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Warning to energy producers
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An energy watchdog yesterday warned power producers that China's possible economic slowdown due to a downturn in the US economy and the nation's industrial restructuring may decrease energy demand.


The official from the National Energy Leading Group forecast that China's economic growth would hit "the highest point" of the cycle in the second quarter of this year and slow down thereafter.


"Chinese energy companies should keep a close watch on the economic cycle and market demand to maintain stable supply," Zhou Xi'an, from the National Energy Leading Group, told China Daily yesterday. But he assured the companies that there was still a "steady demand" for energy as the economy may grow at over 9 percent this year.


"Our understanding is that the US authorities have concluded that the country has already slid into recession because of the subprime crisis," said Zhou.


Studies have found that China usually follows the US growth trend with a six-month time lag, Zhou said. "We should be well prepared for the impact of a US recession."


Zhou's office has long been involved in a study on the relationship between economic cycle and energy demand.


"The second quarter of this year should be a turning point. We have taken the period between 2002 and that quarter as one of an upward trend. From then on, growth will be downward or stable."


Zhou said China's economic slowdown during 1996-2001 brought down energy demand. "In some years during that phase, the energy demand decreased and even the pace of energy supply growth dropped below zero. These are the lessons energy companies should keep in mind."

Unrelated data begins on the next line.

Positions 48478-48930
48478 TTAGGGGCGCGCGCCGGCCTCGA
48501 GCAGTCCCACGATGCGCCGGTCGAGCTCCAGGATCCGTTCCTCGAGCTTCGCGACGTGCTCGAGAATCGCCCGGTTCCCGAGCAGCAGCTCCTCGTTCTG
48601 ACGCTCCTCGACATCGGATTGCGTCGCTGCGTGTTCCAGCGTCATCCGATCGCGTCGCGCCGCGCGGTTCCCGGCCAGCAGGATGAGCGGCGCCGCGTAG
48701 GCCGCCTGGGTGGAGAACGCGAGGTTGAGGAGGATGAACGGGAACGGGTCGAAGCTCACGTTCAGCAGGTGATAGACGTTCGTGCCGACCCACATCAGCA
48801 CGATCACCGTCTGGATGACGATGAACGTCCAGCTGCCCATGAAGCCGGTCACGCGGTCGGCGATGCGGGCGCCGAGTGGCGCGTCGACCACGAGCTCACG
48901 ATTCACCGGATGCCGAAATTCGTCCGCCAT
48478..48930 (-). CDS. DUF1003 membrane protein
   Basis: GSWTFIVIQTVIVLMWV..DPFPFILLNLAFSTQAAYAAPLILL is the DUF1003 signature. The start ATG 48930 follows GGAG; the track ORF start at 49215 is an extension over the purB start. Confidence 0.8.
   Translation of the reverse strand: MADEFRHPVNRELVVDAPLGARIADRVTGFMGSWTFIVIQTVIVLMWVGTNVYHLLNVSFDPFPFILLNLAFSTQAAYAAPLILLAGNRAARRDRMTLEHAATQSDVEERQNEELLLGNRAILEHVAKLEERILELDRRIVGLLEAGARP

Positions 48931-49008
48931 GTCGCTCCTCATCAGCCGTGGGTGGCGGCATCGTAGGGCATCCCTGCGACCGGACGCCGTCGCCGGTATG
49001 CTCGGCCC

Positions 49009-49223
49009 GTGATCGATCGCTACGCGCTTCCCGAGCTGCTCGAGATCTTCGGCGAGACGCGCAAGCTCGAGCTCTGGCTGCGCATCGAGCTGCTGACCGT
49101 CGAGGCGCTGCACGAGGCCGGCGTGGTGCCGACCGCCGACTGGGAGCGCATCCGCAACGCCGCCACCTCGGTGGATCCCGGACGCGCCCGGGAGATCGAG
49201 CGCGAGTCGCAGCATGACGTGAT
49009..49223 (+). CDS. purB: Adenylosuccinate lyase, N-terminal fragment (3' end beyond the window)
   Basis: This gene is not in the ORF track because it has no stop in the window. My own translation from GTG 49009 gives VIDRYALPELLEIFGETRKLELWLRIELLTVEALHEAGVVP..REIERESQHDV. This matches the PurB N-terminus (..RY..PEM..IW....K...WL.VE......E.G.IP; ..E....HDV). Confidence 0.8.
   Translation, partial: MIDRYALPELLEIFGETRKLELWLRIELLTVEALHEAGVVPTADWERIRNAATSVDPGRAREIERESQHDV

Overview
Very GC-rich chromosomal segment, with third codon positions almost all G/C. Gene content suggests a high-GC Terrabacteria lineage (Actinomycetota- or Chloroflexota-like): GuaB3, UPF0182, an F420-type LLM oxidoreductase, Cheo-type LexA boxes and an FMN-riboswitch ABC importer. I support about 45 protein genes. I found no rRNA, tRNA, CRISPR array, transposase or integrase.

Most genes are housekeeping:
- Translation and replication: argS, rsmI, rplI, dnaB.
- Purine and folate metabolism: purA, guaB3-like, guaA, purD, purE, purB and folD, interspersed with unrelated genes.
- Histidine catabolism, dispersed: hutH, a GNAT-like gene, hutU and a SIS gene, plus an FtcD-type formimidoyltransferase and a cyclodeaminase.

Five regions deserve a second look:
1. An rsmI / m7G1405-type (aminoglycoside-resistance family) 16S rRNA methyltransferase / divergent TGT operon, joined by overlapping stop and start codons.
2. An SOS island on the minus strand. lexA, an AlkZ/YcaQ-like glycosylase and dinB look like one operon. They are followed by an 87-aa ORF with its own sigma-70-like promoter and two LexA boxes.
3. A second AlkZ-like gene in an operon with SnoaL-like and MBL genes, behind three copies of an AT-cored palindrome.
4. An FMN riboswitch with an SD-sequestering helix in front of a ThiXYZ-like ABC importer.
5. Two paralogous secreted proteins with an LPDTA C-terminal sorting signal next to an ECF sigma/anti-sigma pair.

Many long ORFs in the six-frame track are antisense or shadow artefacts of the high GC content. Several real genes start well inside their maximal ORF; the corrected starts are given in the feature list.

Generally, China's energy consumption growth is slower than its economic growth, said Zhou. Last year, the country's coal output was estimated at 2.52 billion tons, up 5 percent from the previous year. But the economy is forecast to have grown at about 11 percent.


An official report forecast China's oil demand will grow at an average pace of 4.5 percent in 2006-15, much lower than the planned average growth of around 8 percent.


The total oil consumption is projected to reach 515 million tons in 2015 from 346 million tons in 2006. By 2015, the country's oil dependence ratio is to reach 60 percent from the current 48 percent.


Zhou said economic slowdown may give China's energy sector a chance to restructure itself. In an earlier report, the National Development and Reform Commission said China will build six to eight large-scale coal enterprises, each with a capacity of 100 million tons, and eight to 10 coal enterprises with a capacity of 50 million tons each.


These large enterprises are expected to contribute more than half of China's coal output of 2.6 billion tons in 2010. China produced 2.4 billion tons of coal in 2006 but its 80,000 coal companies produced an average of just 30,000 tons.


Lin Yueqin, a researcher with the Chinese Academy of Social Sciences, echoed Zhou's views, saying China's industrial restructuring may also decrease energy demand.


Lin said the latest efforts are aimed at updating China's investment guidelines and phasing out resource-intensive industries in line with the nation's development policy.


The government is seeking public opinion on the revised 45-page guidelines, which include about 1,000 items. Outdated and small-scale coal mines, and power and iron and steel plants will be prohibited under the new guidelines.


(China Daily January 16, 2008)

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